Most managers and supervisors know that the single greatest disappointment employees suffer in the workplace is the feeling that their hard work and effort goes unnoticed. What most managers and supervisors don’t know is that the second greatest disappointment employees have is insincere or inappropriately applied recognition! Does it seem to you that sometimes you can’t win?! The fact is you can all win, and here is how you do it.
First, you need to train yourself to constantly be on the look out for someone doing something right. As managers, we typically spend way too much time dealing with hot spots or trouble issues. Believe it or not, you have to develop the habit of seeking the good work that’s being done all around you.
Second, take time to visit with your staff when there is not a crisis or a problem to deal with. Sometimes a quick five minute meeting just to say Hi and let everyone know that they are OK is worth its weight in gold. If the only time you get together is when something is wrong, how excited are your people when you call a meeting or when they interact with you? The development of non-crisis interaction time is critical to team development and positive employee moral.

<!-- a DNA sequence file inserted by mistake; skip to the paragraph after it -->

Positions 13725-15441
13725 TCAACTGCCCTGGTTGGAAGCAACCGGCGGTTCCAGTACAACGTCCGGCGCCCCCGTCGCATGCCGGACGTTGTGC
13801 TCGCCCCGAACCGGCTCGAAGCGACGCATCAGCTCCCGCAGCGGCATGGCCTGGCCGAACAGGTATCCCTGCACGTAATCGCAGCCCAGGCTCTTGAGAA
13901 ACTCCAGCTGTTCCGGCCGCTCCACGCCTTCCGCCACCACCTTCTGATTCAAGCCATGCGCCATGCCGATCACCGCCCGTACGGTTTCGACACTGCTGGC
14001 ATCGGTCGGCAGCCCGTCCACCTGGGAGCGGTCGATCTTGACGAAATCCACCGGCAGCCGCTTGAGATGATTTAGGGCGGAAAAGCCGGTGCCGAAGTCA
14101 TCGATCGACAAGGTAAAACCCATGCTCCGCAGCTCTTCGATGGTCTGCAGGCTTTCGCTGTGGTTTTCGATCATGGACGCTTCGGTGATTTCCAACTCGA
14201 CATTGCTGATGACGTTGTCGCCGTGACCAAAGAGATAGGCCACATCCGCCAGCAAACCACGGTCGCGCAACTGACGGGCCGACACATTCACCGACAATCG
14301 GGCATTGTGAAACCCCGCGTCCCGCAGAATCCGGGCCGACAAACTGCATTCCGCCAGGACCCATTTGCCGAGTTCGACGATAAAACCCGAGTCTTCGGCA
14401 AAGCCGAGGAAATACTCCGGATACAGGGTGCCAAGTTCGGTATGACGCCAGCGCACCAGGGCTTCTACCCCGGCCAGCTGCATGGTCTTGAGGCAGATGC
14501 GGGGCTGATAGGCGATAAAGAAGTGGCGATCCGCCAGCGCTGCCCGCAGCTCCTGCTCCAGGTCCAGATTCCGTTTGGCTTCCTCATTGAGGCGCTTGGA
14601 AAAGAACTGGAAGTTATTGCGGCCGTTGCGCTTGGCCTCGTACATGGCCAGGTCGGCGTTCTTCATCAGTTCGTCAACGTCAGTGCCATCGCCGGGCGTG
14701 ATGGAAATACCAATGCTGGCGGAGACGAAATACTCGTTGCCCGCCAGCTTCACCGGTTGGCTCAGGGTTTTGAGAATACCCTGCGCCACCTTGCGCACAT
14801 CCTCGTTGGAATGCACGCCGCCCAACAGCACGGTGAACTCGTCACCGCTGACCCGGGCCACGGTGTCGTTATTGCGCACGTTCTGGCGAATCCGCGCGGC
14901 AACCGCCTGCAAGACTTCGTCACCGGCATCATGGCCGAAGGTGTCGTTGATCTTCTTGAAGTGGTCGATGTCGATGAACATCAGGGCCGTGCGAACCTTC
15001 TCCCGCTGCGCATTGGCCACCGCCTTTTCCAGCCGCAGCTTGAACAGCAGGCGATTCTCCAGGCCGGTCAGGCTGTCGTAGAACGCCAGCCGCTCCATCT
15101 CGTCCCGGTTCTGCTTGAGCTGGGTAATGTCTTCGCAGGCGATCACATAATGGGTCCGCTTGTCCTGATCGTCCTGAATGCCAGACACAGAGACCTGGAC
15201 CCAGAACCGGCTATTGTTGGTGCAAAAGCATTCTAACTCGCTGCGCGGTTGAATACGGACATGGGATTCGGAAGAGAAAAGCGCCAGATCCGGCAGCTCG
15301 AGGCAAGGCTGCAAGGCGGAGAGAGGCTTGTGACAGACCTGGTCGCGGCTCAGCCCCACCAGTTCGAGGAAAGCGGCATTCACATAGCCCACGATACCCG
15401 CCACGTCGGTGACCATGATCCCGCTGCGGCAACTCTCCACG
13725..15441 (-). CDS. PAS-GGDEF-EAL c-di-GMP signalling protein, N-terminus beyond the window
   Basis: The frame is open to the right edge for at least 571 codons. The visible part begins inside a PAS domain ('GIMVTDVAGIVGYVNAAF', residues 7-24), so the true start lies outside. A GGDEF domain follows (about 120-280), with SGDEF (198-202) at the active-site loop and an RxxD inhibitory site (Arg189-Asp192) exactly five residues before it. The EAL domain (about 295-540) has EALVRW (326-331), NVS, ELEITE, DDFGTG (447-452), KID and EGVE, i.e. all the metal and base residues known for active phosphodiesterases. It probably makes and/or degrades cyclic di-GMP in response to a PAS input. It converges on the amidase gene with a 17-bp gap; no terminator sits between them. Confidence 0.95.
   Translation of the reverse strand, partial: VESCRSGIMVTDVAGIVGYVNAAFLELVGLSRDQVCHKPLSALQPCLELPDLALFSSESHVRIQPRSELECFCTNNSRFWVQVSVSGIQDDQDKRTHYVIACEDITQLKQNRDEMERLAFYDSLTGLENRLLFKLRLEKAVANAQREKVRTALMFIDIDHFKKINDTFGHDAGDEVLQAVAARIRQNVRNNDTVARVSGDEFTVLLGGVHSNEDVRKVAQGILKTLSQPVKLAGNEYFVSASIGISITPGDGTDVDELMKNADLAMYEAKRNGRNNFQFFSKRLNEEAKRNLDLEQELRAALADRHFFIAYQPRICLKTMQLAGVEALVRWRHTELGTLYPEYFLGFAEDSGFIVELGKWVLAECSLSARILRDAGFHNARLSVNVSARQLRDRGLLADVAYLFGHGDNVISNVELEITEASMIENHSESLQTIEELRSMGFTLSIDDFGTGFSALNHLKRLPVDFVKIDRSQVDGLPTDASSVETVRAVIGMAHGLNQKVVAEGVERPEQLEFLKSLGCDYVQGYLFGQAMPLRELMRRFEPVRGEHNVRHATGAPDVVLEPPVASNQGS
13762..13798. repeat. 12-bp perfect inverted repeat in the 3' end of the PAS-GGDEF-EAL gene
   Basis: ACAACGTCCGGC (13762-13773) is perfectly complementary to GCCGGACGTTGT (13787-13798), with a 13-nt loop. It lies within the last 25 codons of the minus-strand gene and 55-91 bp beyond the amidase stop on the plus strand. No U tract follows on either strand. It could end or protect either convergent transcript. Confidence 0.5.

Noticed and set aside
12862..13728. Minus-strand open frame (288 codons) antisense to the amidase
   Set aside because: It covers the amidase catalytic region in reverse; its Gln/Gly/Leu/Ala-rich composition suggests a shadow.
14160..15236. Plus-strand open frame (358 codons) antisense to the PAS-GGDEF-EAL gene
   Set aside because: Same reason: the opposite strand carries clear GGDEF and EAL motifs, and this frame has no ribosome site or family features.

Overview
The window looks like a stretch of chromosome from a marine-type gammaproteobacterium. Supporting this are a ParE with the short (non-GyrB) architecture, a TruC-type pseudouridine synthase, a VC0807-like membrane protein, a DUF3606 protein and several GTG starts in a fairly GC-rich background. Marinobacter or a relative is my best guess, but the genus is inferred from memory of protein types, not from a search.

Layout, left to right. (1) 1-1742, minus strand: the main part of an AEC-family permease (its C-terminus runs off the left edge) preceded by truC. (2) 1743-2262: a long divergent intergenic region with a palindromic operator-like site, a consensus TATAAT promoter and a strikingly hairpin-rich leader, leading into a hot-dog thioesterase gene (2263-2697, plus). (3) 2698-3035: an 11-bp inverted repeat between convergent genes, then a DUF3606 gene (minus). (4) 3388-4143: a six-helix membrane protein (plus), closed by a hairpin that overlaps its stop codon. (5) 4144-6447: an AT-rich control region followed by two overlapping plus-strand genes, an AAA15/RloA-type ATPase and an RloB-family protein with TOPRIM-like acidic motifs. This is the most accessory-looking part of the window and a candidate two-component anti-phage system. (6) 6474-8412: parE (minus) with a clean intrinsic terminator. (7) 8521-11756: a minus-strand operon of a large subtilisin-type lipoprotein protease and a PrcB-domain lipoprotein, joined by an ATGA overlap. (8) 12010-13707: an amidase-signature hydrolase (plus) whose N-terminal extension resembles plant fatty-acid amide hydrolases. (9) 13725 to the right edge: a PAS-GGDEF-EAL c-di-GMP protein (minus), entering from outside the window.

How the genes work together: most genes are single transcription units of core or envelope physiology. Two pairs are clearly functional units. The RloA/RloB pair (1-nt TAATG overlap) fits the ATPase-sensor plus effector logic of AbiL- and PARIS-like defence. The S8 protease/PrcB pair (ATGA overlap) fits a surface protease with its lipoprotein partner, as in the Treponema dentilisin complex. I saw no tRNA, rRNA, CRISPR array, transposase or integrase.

Third, learn the Power Thank You. For a simple “thank you” to become a powerful, and motivational tool for managers and supervisor’s, simply apply these four basic rules:
- Be timely. After a few weeks the accomplishment is forgotten.
- Be specific to something the employee accomplished, a task or goal completed.
- Acknowledge the effort it took to complete the goal.
- Address personally the benefits you and the company received as a direct result of this effort.
One of the first things I look for in a President or CEO is how well they know, and then acknowledge, their employees efforts and tasks. A Chief Executive who can not only recognize an employee by name but also by task and accomplishment, well…, that’s a keeper.
Consider this idea in forming a positive habit.
Sometimes we’re busy and we forget about what’s really important. To remind us to do the right thing, I ask my executives to start their day with three pennies in their right pocket. Every time they offer someone a power thank you, they move a penny to their left. By the end of the day, all three pennies need to be in that left pocket.”
We spend more daylight hours at our workplace than with our families and friends so it is reasonable to assume that we should do all we can to make our work environment as pleasant as possible. The Power Thank You is one way to support this philosophy.
Sharon Jenks, CPBA, is CEO of The Jenks Group, a Solana Beach, CA based consulting firm that specializes in strategic planning and executive team development. Sharon can be reached at firstname.lastname@example.org